Shrawan K Singh, Santosh K Agrawal, Ravimohan S Mavuduru
July-September 2011, 27(3):371-377
DOI:10.4103/0970-1591.85442  PMID:22022062
Objective : Management of distal anterior urethral stricture is a common problem faced by practicing urologists. Literature on urethral stricture mainly pertains to bulbar urethral stricture and pelvic fracture urethral distraction defect. The present article aims to review the management of the strictures of fossa navicularis and pendulous urethra. Materials and Methods : The literature in English language was searched from the National Library of Medicine database, using the appropriate key words for the period 1985-2010. Out of 475 articles, 115 were selected for the review based on their relevance to the topic. Results : Etiology of stricture is shifting from infective to inflammatory and iatrogenic causes. Stricture of fossa navicularis is most often caused by lichen sclerosus et atrophicus and instrumentation. Direct visual internal urethrotomy is limited to selected cases in the management of pendulous urethral stricture. With experience and identification of various prognostic factors, conservative management by dilatation and internal urethrotomy is being replaced by various reconstructive procedures, using skin flaps and grafts with high success rates. Single-stage urethroplasty is preferred over the 2-stage procedure as the latter disfigures the penis and poses sexual problems temporarily. Conclusions : Flaps or grafts are useful for single-stage reconstruction of fossa navicularis and pendulous urethral strictures. The buccal and lingual mucosa serves as a preferred resource material for providing the inner lining of the urethra. Off-the-shelf materials, such as acellular collagen matrix, are promising.
  - 4,478 468
SYMPOSIUM-EDITORIAL
Management of urethral strictures
Deepak Dubey
July-September 2011, 27(3):363-363
DOI:10.4103/0970-1591.85448  PMID:22022060
  - 2,487 342
URORADIOLOGY
Bladder hernia: Multidetector computed tomography findings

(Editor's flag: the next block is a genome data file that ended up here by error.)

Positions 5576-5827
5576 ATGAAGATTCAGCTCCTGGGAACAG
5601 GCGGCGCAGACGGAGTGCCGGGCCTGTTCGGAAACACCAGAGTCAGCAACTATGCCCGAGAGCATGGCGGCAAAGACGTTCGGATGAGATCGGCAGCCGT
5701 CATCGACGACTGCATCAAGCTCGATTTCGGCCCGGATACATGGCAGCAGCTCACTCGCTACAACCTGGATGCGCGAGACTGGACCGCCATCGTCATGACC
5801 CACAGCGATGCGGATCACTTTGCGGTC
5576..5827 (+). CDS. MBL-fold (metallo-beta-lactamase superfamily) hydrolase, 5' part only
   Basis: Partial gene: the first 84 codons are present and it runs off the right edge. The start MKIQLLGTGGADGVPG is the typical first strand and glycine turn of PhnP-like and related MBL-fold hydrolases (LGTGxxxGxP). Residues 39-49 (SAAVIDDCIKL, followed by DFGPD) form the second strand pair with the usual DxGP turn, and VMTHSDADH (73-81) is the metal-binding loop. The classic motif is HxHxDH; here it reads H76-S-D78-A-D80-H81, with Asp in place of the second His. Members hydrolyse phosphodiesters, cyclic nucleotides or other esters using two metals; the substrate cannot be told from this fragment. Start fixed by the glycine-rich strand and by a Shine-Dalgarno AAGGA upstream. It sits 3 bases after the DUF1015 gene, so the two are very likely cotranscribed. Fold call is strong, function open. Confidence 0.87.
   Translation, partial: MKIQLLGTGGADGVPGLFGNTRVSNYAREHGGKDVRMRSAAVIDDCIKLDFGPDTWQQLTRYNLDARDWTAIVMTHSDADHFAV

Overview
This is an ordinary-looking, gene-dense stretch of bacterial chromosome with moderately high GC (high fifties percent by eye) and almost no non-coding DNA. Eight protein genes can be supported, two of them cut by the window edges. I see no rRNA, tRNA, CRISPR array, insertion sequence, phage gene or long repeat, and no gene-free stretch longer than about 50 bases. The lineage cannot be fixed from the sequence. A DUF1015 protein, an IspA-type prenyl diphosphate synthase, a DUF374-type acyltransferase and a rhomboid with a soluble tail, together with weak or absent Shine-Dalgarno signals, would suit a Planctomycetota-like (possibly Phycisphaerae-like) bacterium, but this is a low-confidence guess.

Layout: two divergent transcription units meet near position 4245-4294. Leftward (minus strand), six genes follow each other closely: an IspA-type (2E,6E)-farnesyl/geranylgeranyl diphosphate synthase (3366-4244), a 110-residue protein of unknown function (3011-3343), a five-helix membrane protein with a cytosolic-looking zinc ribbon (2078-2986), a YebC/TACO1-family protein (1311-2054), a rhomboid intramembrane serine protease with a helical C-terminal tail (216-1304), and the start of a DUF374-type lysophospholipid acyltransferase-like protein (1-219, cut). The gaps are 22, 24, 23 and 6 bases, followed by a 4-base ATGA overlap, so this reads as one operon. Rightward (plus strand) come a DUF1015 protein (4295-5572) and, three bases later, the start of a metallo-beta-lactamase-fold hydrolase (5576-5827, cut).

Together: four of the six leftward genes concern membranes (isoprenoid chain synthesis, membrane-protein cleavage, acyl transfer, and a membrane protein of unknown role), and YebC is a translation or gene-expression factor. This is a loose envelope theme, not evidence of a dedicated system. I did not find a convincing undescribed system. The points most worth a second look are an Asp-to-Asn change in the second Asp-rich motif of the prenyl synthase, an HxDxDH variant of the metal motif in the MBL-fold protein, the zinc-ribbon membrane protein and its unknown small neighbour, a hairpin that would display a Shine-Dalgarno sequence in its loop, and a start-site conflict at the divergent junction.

Ankur Gadodia, Raju Sharma, Rajinder Parshad
July-September 2011, 27(3):413-414
DOI:10.4103/0970-1591.85453  PMID:22022072
Herniation of bladder in inguinal hernia is rare, with most cases diagnosed intraoperatively. Preoperative diagnosis is even rarer. We report a case of bladder as content of inguinal hernia diagnosed using multidetector computed tomography.
  - 2,237 49
Pelvic neurofibroma arising from prostate in a case of neurofibromatosis-1
Manisha Jana, Shivanand Gamanagatti, Rajeev Kumar, Sandeep Aggarwala
July-September 2011, 27(3):415-417
DOI:10.4103/0970-1591.85454  PMID:22022073
Pelvic neurofibroma is a rare condition and can be associated with neurofibromatosis-1 (NF-1). The diagnosis is primarily based on histopathology, though certain characteristic imaging features like the 'target sign' on T2W MRI are highly suggestive of the diagnosis. We describe a case of pelvic plexiform neurofibroma in a case of NF-1.
  - 2,693 43
UROSCAN
Role of combined fluoro-deoxyglucose positron emission tomography with computed tomography for bladder tumor
Swarnendu Mandal, Manoj Yadav, Apul Goel
July-September 2011, 27(3):428-429
  - 1,363 75
Magnets in stone extraction: Fact or fiction?
Deepak S Nagathan, Amod Dwivedi, Apul Goel
July-September 2011, 27(3):429-430
  - 1,339 63
Olfactory detection of prostate cancer by dogs sniffing urine: A step forward in early diagnosis
Manoj Kumar, Swarnendu Mandal, Apul Goel
July-September 2011, 27(3):430-431
  - 1,788 51
Long-term results of early endoscopic realignment of complete posterior urethral disruption
Rohit Kathpalia, Swarnendu Mandal, Apul Goel
July-September 2011, 27(3):431-432
  - 1,288 58
Is there a role of post percutaneous nephrolithotomy routine computer tomography scan to anticipate complication?
Swarnendu Mandal, SN Sankhwar, Apul Goel
July-September 2011, 27(3):433-434
  - 1,820 71